hardly remembered even after a couple of years since their
I think that we have to wait at least twenty years to know
whether contemporary hits will be still popular. Anyway, I
think only a few people will remember these songs.
Does the regular release of countless cover versions (by Alcazar,
Tom Jones, Janet Jackson, etc.) of '70s/'80s disco/dance songs
depend on the poor creative vein of current musicians/producers
and their inability to renew their style or maybe on the typical
record industry cut-throat competition?
No, it depends on the lack of smash songs and great rhythm
tunes, belonging to an age of new and younger producers without
a long term musical experience. Never forget that those songs
were played by real musicians and not by digital samplers
or plastic basses. Come on, have you ever noticed that after
all those years the productions of the '80s still sound great,
especially on vinyl? Last, let me point out that in those
days music was performed by musicians who were really capable
of doing it.
One day you turn on the radio and Janet Jackson is moaning:
"ALL FOR YOUUUU", on an amazing and involving musical background.
The sampler of "The glow of love". What did you think at that
very moment: 1) what a terrible sound; b) music could be better;
c) this tune is not bad at all; d) the one who wrote the music
to this song is a great guy for sure.
Well, I immediately recognized the sampled music background,
because it was just like the original one. Anyway, for a start
I never thought that song (editor's note: "The glow of love")
might be a smash hit. Luckily, I was wrong.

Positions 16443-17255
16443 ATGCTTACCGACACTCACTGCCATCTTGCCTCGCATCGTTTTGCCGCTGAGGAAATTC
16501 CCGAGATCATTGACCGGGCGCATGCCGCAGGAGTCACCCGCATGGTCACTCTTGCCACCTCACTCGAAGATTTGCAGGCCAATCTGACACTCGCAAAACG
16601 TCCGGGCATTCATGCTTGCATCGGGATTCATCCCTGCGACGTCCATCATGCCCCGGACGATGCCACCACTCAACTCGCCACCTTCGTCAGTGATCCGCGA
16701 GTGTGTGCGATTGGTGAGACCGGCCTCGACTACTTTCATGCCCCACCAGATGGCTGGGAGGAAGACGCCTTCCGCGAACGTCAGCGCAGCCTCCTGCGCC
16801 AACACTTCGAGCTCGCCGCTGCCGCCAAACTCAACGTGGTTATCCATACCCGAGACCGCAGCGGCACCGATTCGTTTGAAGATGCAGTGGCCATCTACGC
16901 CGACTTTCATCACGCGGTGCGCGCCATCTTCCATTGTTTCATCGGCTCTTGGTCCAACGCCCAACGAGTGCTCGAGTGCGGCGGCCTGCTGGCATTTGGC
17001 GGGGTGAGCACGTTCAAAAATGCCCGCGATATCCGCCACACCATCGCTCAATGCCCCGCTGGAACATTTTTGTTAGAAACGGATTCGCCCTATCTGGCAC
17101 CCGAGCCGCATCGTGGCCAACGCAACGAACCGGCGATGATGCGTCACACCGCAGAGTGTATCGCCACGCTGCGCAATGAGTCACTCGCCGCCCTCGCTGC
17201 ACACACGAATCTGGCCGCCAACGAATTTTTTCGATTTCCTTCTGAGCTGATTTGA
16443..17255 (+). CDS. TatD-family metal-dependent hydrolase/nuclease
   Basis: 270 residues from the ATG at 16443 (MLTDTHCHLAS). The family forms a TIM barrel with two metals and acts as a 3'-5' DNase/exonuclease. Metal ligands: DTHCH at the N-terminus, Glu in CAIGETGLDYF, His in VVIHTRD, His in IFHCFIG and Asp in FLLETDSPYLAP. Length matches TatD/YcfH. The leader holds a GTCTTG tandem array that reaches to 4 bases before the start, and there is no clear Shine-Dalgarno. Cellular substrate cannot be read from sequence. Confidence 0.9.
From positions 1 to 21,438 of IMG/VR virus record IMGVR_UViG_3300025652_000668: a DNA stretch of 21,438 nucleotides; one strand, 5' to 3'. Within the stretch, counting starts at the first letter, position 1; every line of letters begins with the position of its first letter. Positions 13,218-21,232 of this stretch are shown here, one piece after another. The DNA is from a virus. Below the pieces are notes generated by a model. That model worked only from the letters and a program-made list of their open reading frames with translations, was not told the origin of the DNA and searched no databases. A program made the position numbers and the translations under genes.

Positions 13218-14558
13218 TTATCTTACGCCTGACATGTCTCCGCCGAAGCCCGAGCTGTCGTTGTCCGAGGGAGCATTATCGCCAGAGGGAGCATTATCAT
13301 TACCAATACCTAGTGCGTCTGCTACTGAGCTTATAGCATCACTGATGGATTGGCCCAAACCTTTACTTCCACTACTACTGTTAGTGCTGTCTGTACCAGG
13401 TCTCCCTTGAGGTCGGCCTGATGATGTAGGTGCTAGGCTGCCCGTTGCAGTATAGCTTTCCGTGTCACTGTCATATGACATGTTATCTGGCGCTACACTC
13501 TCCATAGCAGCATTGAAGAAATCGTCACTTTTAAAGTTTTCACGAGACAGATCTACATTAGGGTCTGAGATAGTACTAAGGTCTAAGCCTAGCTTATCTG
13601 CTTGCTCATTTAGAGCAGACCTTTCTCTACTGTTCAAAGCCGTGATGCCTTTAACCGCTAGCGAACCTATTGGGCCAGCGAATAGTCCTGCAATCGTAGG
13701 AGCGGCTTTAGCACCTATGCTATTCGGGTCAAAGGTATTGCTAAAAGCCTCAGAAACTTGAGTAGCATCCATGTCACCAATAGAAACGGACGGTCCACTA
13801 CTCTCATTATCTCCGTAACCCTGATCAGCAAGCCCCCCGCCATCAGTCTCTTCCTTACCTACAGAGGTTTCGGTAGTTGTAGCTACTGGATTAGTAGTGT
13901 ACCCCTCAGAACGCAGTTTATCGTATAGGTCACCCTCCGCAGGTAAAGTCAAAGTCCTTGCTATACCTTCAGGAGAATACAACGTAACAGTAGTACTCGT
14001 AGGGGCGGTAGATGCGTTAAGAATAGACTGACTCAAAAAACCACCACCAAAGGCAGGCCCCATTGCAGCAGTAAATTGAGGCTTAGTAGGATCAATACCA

Out of the blues, could you list your personal all-time "Top
Ten Disco Chart" for us?
It is not that simple, because it requires a lot of time.
Listening to all the "musical rubbish" currently being
played on radios and in discotheques, have you ever thought
to come back and play dance music? Maybe together with some
(or all) of your old fellow-travellers? What would they think
It seems to me that now musicians need be backed up by a D.J.
to perform that kind of music. Anyway, not all the D.J.s are
good at doing it, so it's better to leave them doing all by
Have you ever noticed that the start-tune of the song
"Change of heart" and its sound are quite similar to the song
"Just be good to me" performed by the S.O.S. Band? Nevertheless,
that song is very beautiful in my opinion.
Have you ever noticed that the basic melody is exactly the
same as in the song "Paradise"?
thanks to Mr Romani for his open minded attitude through out
thanks to Paolo Caroselli for the translation and to Yves
Le Page for the second picture.
BY FRANCIS DEPUYDT, PATRIK ANDERSSON AND PAOLO CAROSELLI,